Oh, bullshit, Babs. You just thought your fanbase would all enjoy a little Bush-bashing, and when some of them expressed disapproval, you freaked out. You weren't trying to "disturb" anyone, you were trying to preach to the choir. It just turned out that some of the choir weren't on the same page.

Monday, October 02, 2006


Movie Review: We watched Memoirs of a Geisha last night. Nice costumes and production design, but not much else. It's one of those "love stories" where the great lovers meet once, exchange maybe four sentences between them, and then spend years apart pining for each other. Which in this case is made a bit creepy by the fact that that first meeting is between a middle-aged businessman and a 9-year-old... I was also hoping for a bit more about the actual day-to-day life of a geisha, but since both the novel and the film were written and directed by westerners, perhaps that was expecting too much. Oh, and it was a little bit distracting to watch all those Chinese people playing Japanese characters - though I suppose that if the blatantly Scottish Sean Connery can play a Russian sub commander, that sort of thing can be overlooked.

Book Review: Wintersmith, by Terry Pratchett. This is the latest in the Tiffany Aching sub-series of Discworld books, aimed at younger (i.e., adolescent) readers. You know, the Harry Potter books are decent enough, and I’m glad they’ve got kids reading, and reading big thick books at that. But none of them have yet contained one of those little passages that Pratchett tends to have all over the place, that just drop your jaw with how well-written it is. The ones that hit you like a sledgehammer in the chest, like this one, which appears at the end of a chapter in which a funeral occurs, after the grave has been filled in and all but one of the mourners have left:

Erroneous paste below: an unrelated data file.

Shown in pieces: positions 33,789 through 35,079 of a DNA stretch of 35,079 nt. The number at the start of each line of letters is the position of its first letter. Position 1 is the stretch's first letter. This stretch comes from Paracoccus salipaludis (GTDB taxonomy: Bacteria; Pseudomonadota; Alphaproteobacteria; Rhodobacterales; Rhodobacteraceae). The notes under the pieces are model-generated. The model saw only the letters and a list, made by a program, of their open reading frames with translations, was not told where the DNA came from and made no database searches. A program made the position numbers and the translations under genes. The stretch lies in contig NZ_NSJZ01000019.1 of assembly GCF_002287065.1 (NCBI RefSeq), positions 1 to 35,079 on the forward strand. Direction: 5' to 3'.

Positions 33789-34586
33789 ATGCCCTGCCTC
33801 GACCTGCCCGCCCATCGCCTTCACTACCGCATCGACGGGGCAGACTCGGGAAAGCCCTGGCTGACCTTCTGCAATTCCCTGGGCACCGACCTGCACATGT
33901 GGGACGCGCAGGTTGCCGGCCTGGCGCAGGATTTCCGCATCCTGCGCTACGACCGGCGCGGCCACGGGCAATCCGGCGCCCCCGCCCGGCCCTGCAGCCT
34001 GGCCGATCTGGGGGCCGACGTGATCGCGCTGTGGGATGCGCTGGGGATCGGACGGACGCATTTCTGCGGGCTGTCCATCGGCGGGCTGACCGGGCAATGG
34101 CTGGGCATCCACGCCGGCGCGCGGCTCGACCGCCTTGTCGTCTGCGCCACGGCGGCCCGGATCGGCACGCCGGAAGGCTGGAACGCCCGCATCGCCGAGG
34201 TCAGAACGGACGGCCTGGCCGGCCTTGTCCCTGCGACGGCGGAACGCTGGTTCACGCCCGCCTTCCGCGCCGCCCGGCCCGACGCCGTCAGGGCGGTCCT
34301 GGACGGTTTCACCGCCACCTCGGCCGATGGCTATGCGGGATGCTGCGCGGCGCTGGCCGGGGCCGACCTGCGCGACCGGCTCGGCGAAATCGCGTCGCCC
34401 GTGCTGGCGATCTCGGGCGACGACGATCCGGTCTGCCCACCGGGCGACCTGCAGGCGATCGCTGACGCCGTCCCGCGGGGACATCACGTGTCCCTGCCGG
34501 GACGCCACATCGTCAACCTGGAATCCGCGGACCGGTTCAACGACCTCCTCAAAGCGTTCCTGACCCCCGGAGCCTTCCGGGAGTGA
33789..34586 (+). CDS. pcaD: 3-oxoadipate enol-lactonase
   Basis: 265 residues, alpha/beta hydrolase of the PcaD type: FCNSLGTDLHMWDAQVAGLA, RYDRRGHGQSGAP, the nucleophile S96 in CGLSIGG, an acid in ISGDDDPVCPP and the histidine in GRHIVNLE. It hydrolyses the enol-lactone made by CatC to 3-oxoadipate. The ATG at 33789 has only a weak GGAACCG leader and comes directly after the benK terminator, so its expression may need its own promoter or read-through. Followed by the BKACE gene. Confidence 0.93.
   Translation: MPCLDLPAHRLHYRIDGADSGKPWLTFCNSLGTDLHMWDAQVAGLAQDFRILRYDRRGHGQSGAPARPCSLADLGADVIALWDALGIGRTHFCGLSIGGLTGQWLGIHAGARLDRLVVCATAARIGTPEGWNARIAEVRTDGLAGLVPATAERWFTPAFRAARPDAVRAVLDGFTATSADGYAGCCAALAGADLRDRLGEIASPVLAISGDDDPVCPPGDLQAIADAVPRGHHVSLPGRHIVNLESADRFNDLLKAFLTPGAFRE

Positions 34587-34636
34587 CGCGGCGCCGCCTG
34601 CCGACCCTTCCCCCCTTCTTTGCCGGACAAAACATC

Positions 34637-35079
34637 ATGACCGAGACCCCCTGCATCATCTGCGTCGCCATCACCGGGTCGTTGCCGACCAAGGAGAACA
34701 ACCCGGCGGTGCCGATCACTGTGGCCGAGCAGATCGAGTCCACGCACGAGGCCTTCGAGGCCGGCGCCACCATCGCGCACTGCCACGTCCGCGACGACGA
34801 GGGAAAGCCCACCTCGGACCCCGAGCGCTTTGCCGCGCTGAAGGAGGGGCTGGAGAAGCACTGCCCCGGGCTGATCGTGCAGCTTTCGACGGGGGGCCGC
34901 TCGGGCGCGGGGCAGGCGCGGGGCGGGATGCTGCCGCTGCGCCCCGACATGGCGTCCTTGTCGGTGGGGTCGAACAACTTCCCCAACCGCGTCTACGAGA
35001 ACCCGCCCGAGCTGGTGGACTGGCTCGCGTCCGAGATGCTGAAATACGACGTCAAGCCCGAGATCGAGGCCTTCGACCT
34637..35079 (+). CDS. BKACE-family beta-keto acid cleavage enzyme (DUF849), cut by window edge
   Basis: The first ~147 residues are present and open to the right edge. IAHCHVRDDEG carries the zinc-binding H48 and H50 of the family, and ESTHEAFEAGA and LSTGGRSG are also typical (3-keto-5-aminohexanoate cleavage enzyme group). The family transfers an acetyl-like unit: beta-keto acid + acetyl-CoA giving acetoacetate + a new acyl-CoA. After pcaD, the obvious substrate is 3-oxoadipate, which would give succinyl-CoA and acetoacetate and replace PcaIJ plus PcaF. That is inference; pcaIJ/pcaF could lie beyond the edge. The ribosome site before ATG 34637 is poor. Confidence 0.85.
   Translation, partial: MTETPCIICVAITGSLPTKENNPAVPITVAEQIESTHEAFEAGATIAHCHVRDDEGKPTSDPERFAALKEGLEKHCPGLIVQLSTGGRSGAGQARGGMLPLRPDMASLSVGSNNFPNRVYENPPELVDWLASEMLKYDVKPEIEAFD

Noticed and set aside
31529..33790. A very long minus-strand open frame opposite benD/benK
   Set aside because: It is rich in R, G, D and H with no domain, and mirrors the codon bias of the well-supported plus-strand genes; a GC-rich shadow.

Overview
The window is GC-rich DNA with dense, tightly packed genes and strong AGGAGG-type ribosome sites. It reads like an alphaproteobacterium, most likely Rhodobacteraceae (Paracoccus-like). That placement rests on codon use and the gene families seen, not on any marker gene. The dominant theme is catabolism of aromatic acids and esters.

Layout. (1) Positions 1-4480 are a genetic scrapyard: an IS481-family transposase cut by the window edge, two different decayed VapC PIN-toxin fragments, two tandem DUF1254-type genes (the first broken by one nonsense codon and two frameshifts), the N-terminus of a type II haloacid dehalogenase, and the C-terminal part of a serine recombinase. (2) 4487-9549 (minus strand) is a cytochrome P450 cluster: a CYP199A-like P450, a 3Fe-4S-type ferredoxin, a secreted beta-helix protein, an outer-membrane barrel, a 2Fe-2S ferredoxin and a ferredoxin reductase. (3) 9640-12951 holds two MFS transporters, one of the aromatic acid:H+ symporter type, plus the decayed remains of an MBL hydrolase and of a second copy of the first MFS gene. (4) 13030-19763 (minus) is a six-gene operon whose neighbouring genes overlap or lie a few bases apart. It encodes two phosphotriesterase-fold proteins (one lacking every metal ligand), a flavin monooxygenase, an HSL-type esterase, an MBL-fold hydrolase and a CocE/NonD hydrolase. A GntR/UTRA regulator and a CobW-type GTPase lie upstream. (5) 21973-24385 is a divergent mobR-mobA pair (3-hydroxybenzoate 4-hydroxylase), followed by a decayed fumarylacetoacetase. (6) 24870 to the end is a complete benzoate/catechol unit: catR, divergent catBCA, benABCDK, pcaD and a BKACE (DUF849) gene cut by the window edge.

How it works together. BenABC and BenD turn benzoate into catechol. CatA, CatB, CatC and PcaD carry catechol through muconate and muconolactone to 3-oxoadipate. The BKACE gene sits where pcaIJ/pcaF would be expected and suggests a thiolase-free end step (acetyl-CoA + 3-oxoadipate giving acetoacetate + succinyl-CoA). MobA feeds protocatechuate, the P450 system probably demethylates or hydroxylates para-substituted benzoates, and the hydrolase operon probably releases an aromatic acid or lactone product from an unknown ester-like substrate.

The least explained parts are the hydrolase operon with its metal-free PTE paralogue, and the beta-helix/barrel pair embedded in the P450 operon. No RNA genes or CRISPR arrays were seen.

Tiffany sat on a stump and cried for a bit, because it needed to be done. Then she went and milked the goats, because someone needed to do that, too.

If there has ever been a more perfect expression of grief, and of the letting go of grief, in the English language, well, I've never read it. And the fact that a passage of such exquisite beauty can inhabit the same book that features six-inch tall blue highlanders shouting "Ach! Crivins!", a witch who specializes in holding her breath and swimming away underwater after being thrown in the river by paranoid villagers, and a kitten named You (as in "You! Stop that!" and "You, get down from there!"), just makes the whole thing that much more amazing.

To anyone reading this: If you like Harry Potter, you need to meet Tiffany Aching. The book to start with is called The Wee Free Men, and is followed by A Hat Full of Sky and then Wintersmith. According to Pratchett (at a convention in 2004), the fourth one will be called When I Am Old I Shall Wear Midnight, but we don't know yet when that one will be written and published.

After those, you'll probably want to consult the L-space Web Reading Order Guides and perhaps read the "Witch" sub-series, since several of the same characters are involved in those. Or just start back at the beginning with The Colour of Magic and read 'em all through in chronological order.